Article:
The benefits of a ketogenic diet

Ketogenic diets have been getting increasing attention in the media and the scientific literature. The high fat, low carb, moderate protein diets mimic the physiology of fasting and provide a wide variety of benefits. During the winter or in times of food scarcity, our ancestors would have seamlessly drifted into ketosis – a state where fat provides the major fuel for the brain, muscle, and other organs, and the liver manufactures what little glucose the body needs.

With the constant availability of high carbohydrate, processed food, we’ve lost this metabolic flexibility that allows us to use fat as fuel. Yet ketosis, or even just moderate fat-adaptation, has so many benefits. In this article, I’ll discuss the 15 evidence-based benefits of ketogenic diets.

Weight loss

Perhaps the number one reason people adopt a ketogenic diet is for sustained weight loss, without the need to count calories. Ketosis effectively downregulates fat storage genes and upregulates genes and enzymes that mobilize stored body fat and burn it for energy. Meta-analyses consistently find that individuals who are not restricting calories achieve the greatest weight loss on a ketogenic diet compared to other diets.1 This is especially true when a ketogenic diet is part of an integrative approach to weight loss.

Body composition

Contrary to popular opinion, a ketogenic diet doesn’t necessarily cause loss of lean muscle mass, so long as you’re consuming adequate calories. In fact, it can improve body composition by maintaining or increasing lean mass while reducing fat mass, especially when combined with resistance training.2

Blood sugar control

Most people are sugar burners. They eat, their blood sugar and insulin spike, and a few hours later, their blood sugar crashes and they become insatiably hungry again. This doesn’t have to happen though. If you remove the unlimited supply of dietary carbohydrates, your body learns to become efficient at burning fat for energy. Haven’t eaten in a few hours? No problem – your body simply taps into your stored body fat to maintain steady blood sugar levels.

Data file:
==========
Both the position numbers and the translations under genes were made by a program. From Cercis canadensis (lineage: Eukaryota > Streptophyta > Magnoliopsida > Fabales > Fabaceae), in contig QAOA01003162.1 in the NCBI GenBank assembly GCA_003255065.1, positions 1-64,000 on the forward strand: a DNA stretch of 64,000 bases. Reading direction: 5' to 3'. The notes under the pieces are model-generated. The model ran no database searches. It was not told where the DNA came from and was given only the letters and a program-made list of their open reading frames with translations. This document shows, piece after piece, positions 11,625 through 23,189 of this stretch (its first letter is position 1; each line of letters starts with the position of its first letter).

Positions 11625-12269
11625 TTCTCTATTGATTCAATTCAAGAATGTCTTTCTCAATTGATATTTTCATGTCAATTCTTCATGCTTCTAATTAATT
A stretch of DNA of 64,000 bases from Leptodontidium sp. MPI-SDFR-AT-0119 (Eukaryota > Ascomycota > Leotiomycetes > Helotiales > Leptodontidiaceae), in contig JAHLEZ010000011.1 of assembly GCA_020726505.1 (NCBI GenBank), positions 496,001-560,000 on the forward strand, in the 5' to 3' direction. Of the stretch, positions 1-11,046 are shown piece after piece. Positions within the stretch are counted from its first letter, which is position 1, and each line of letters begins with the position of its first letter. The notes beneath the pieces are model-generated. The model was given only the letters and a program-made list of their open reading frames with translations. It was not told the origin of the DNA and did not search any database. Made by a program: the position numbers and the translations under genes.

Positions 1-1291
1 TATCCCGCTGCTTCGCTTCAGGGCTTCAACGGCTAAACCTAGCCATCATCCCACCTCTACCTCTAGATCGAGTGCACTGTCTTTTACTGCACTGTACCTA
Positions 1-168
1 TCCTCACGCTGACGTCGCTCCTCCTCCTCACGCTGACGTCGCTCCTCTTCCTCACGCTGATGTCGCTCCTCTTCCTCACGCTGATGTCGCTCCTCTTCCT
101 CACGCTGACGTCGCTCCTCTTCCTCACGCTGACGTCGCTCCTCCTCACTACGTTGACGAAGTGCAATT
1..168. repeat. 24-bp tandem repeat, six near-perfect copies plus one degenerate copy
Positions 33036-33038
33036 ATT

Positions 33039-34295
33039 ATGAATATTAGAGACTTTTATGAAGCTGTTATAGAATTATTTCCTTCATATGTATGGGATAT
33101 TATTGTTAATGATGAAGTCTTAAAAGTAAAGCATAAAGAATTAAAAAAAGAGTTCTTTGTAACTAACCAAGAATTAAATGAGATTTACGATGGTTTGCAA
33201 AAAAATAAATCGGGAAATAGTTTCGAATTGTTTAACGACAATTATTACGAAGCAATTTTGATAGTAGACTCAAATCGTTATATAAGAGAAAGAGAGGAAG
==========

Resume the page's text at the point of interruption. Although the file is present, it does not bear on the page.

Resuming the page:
Diabetes

This isn’t just true for those without diabetes. Several controlled studies have found significant improvements in short and long-term blood glucose control in Type 2 diabetics consuming a ketogenic diet.3,4 Many were able to reduce or even discontinue their medications. Meanwhile, people with Type 1 Diabetes have fewer hypoglycemic and hyperglycemic episodes on a low-carbohydrate diet, and can often reduce the amount of insulin and other medications required to manage their blood sugar.5,6 One 19-year-old male with newly diagnosed Type 1 Diabetes described in a case report was even able to discontinue insulin after adopting a paleo-ketogenic diet.7

Mental clarity

Mental clarity is one of the top two reasons people adopt a ketogenic diet (the other being weight loss). The brain runs most efficiently on a combination of ketones and glucose, and ketogenic diets have been shown to enhance cellular energy production in the brain.8 They also reduce the amount of reactive oxygen species produced in the brain. Combine this with steady blood sugar control, and you’re looking at pure, sustained mental energy.

Freedom from food

You don’t really realize what a psychological burden having to eat constantly is until you’re free from it, but it can be incredibly liberating. A 2015 systematic review found that most individuals adhering to a ketogenic diet were less hungry and had a reduced desire to eat.9 This makes sense, since fat is more satiating than carbohydrates, and you’re also mobilizing stored body fat for energy.10

Productivity

The mental clarity and freedom from food translates into enhanced productivity. Many productivity experts recommend starting your work day with your most important task. This is when your brain is the most fresh, creative, and focused. It’s also a great opportunity for intermittent fasting, and ketosis can provide the sustained mental energy and freedom from food to get into deep flow states.

Inflammation and oxidative stress

Ketones themselves are anti-inflammatory. The ketone body β-hydroxybutyrate has been shown to increase the expression of the body’s natural antioxidants.11 A ketogenic diet has been shown to reduce the generation of reactive oxygen species, which can damage cells and tissues.12

Improved lipid profiles